That magic, being able to tell stories and have people listen. To create, just for the sake of creating and to be inspired by the people they’re inspiring. “It’s incredibly rewarding; I still feel totally blessed and so lucky to be doing what we do. It feels like someone made a mistake letting us in. We shouldn’t really be in this position, and it’s somehow working out. We’re still getting by,” laughs Will. “Creeper is the black sheep among black sheep.”
For Hallowe’en, Creeper did a benefit gig at their local, The Joiners, under the name The Midnight Kids. It was confirmed a week before (the joys of trying to work with the many cogs of the industry machine), and as soon as they got the green light, the band realised: “We’re not going to need a creative for this. What can we do?”[/vc_column_text][/vc_column][/vc_row][vc_row][vc_column][vc_video link=”https://www.youtube.com/watch?v=BT83wjfs0lM”][/vc_column][/vc_row][vc_row][vc_column offset=”vc_col-lg-offset-1 vc_col-lg-10 vc_col-md-offset-1 vc_col-md-10″][vc_column_text]
[/vc_column_text][/vc_column][/vc_row][vc_row][vc_column offset=”vc_col-lg-offset-2 vc_col-lg-8 vc_col-md-offset-2 vc_col-md-8″][vc_column_text]Olly stayed around Will’s house, and the pair got arts and craftsy in the direction of The Twilight Zone. Lights, signs and a big The Twilight Zone spiral entrance, edged with balloons set the scene for purpose filmed video and voiceover. “We did all this shit for one show, but I felt like I couldn’t let anyone down. People are expecting a Creeper show; we have to give them a Creeper show. We can’t only care about the big shows, we have to make everything special,” promises Will, before asking: “Maybe sometimes I’m doing things so much for myself that I completely lose track of our audience, who probably would have just been happy with ‘Monster Mash’ being played?” But that dedication and total immersion in everything Creeper is, that want to be the band they needed as kids, that’s what makes them so special. It’s why they mean so much.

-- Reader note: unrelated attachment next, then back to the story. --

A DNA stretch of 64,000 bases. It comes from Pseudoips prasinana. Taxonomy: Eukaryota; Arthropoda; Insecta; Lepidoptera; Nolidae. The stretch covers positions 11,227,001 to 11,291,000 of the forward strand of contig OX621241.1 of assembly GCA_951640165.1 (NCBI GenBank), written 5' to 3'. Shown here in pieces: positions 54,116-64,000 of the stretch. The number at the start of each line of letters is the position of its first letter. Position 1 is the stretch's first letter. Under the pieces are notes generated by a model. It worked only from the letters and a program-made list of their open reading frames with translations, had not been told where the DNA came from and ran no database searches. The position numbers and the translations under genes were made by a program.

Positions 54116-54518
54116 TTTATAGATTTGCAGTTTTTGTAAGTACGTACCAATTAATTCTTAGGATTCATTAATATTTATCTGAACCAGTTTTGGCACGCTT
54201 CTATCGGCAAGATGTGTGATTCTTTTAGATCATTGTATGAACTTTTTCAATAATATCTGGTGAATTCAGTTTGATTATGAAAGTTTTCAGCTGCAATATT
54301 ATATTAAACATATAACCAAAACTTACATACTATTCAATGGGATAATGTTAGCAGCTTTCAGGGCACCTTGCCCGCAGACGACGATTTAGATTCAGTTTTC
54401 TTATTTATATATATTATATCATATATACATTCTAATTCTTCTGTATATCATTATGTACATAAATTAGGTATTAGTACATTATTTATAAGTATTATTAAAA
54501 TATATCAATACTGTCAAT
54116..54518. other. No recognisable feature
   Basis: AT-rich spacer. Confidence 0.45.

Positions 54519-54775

“It’s such a lovely community, and the community aspect of our band is something we’re really trying to focus on at the moment. We’ve got this big plan for next year to do something in regards to that and pull it all together,” teases Will. “Watching people let the record into their lives, let it be a part of them. It’s real magic, isn’t it?”
The band might be driven forward by a fear of things becoming temporary, but they’re not afraid to start again. To burn things down to make space for the next step. The show at The Joiners was a one-off, never to be repeated. Their Theatre of Fear will play for six nights, and that’s it. The band are talking about moving on to the next story, ruthless but necessary to their survival.
“The only thing that really lasts is that real-world magic. It’s the only thing you really remember. I try and block out all the negative in my life and focus on the really special moments. One little magical thing makes you appreciate everything else. The show at The Joiners, all that work gets thrown in the bin, but in the heat of the moment, I like to think that when one of those kids goes back to a gig at The Joiners, they’ll remember when we played there and what a special show it was. They’ll think, ‘I felt really at home that night. I felt like I really belonged. I saw that show, and it inspired me to make my own film or do something different with my band.’